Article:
‘Is that all?’ asked Flambeau after a long pause. ‘Have we got to the dull truth at last?’ ‘Oh, no,’ said Father Brown.

As the wind died in the most distant pine woods with a long hoot as of mockery Father Brown, with an utterly impassive face, went on: ‘I only suggested that because you said one could not plausibly connect snuff with clockwork or candles with bright stones. Ten false philosophies will fit the universe; ten false theories will fit Glengyle Castle. But we want the real explanation of the castle and the universe.” – from G. K. Chesterton, “The Honour of Israel Gow


A History of Science in 12 Books

Here are twelve influential books covering the history of science and mathematics. All of them have changed the world in some way:

1: Euclid’s Elements (c. 300 BC). Possibly the most influential mathematics book ever written, and used as a textbook for more than 2,000 years.

2: De rerum natura by Lucretius (c. 50 BC). An Epicurean, atomistic view of the universe, expressed as a lengthy poem.

3: The Vienna Dioscurides (c. 510 AD). Based on earlier Greek works, this illustrated guide to botany continued to have an influence for centuries after it was written.

4: De humani corporis fabrica by Andreas Vesalius (1543). The first modern anatomy book.

5: Galileo’s Dialogue Concerning the Two Chief World Systems (1632). The brilliant sales pitch for the idea that the Earth goes around the Sun.

6: Audubon’s The Birds of America (1827–1838). A classic work of ornithology.

7: Darwin’s On the Origin of Species (1859). The book which started the evolutionary ball rolling.

8: Beilstein’s Handbook of Organic Chemistry (1881). Still (revised, in digital form) the definitive reference work in organic chemistry.

9: Relativity: The Special and the General Theory by Albert Einstein (1916). An explanation of relativity by the man himself.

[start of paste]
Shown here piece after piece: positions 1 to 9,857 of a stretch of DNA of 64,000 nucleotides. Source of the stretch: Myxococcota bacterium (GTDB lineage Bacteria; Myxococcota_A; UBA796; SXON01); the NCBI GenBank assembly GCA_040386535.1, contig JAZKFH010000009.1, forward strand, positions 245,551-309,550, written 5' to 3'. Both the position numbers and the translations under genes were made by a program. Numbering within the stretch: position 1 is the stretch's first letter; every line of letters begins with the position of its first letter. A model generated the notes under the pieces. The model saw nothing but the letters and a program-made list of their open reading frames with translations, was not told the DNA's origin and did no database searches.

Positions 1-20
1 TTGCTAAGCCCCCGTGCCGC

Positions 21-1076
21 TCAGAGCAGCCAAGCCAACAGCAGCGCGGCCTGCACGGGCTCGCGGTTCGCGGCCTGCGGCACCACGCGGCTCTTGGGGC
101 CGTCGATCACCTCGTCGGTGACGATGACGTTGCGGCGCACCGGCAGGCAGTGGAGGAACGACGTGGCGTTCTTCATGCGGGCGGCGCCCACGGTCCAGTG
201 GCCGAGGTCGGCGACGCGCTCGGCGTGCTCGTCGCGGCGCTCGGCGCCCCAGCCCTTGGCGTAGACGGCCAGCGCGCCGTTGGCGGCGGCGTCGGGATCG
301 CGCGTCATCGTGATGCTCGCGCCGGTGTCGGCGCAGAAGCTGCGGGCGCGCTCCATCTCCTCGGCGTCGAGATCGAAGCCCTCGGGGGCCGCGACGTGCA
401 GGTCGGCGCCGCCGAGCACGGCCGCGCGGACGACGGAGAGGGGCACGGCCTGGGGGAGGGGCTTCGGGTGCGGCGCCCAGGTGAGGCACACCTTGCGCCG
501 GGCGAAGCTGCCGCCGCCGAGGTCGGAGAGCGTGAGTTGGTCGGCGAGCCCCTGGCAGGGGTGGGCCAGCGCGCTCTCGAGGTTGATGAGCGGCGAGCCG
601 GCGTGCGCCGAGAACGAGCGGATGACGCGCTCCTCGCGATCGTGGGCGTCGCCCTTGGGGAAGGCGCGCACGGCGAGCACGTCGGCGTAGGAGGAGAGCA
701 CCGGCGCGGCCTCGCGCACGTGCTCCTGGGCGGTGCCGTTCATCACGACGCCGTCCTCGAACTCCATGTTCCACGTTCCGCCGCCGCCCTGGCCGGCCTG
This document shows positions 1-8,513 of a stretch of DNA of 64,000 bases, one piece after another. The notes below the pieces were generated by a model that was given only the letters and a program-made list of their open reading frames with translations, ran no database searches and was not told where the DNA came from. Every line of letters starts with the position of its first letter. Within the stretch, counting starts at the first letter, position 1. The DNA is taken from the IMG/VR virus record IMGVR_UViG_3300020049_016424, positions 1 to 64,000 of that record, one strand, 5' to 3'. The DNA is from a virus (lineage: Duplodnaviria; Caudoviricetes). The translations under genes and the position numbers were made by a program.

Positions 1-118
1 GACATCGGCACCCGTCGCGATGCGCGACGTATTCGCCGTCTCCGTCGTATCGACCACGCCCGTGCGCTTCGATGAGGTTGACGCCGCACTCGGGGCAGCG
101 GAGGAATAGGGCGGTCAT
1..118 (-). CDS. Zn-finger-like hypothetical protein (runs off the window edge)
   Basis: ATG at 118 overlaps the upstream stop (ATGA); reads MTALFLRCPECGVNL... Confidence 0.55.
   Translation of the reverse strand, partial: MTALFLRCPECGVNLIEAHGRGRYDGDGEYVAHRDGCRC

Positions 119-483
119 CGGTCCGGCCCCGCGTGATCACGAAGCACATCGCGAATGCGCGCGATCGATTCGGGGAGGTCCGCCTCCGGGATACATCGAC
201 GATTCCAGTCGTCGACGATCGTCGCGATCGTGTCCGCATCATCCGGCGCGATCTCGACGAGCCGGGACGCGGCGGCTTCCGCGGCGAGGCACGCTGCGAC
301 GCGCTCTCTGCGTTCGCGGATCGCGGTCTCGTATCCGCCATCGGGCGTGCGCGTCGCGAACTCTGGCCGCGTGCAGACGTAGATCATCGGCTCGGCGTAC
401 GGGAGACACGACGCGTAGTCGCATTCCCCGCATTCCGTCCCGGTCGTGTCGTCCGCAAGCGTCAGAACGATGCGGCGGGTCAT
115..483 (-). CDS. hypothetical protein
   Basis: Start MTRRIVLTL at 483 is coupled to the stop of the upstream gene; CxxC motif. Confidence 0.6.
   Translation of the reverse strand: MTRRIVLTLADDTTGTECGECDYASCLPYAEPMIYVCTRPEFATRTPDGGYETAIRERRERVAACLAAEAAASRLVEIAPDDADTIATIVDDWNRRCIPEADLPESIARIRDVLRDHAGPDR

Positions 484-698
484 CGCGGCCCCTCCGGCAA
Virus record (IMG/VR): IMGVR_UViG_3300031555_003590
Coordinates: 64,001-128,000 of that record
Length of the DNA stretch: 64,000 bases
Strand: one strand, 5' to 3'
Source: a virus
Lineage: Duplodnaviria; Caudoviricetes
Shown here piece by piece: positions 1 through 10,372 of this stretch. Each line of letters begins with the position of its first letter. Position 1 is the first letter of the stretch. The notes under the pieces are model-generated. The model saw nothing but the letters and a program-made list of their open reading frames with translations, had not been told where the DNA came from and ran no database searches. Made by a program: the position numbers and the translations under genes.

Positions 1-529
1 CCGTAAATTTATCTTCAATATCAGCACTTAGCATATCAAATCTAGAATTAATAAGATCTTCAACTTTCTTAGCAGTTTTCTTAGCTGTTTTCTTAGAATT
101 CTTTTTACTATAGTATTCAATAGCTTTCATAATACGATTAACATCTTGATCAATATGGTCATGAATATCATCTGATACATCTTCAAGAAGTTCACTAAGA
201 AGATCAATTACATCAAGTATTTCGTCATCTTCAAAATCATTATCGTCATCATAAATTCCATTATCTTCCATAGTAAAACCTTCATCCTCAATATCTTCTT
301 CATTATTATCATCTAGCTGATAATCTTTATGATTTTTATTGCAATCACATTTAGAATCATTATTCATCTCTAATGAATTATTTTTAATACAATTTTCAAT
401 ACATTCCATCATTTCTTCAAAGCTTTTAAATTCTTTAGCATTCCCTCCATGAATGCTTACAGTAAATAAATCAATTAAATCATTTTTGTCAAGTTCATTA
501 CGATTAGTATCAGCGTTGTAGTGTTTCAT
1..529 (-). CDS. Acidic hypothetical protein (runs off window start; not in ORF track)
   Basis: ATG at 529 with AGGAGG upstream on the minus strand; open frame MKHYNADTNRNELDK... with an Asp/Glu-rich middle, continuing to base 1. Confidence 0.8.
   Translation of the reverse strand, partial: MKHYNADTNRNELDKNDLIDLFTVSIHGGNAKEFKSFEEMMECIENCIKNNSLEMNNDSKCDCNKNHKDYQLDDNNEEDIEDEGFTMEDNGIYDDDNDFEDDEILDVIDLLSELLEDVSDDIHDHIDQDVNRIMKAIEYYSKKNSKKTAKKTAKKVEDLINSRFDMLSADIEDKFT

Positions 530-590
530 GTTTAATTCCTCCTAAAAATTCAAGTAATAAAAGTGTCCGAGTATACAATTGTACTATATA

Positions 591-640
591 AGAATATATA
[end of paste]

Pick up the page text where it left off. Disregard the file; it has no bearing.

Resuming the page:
10: Éléments de mathématique by “Nicolas Bourbaki” (1935 onwards). A reworking of mathematics which gave us words like “injective.”

11: Algorithms + Data Structures = Programs by Niklaus Wirth (1976). One of the early influential books on structured programming.

12: Introduction to VLSI Systems by Carver Mead and Lynn Conway (1980). The book which revolutionised silicon chip design.

That’s four books of biology, four of other science, two of mathematics, and two of modern IT. I welcome any suggestions for other books I should have included.

The Scientific Revolution and the Origins of Modern Science: a book review

The Scientific Revolution and the Origins of Modern Science by John Henry

I recently read the 3rd (2008) edition of John Henry’s The Scientific Revolution and the Origins of Modern Science – an excellent, though very brief, survey (it is 114 pages, not including the glossary and index).

Henry tends to see considerable continuity between the “natural magic” of medieval thought and the emerging scientific viewpoint, which was based on experiment and mathematical analysis. Personally, I think that he overstates the case a little. It is interesting that he never mentions Giordano Bruno, who was one of those who held on to the older magical view (then again, Bruno was not a scientist).

Replica of a van Leeuwenhoek microscope (photo: Jeroen Rouwkema)

Henry also puts emphasis on the emerging use of scientific instruments, such as the microscope and the telescope.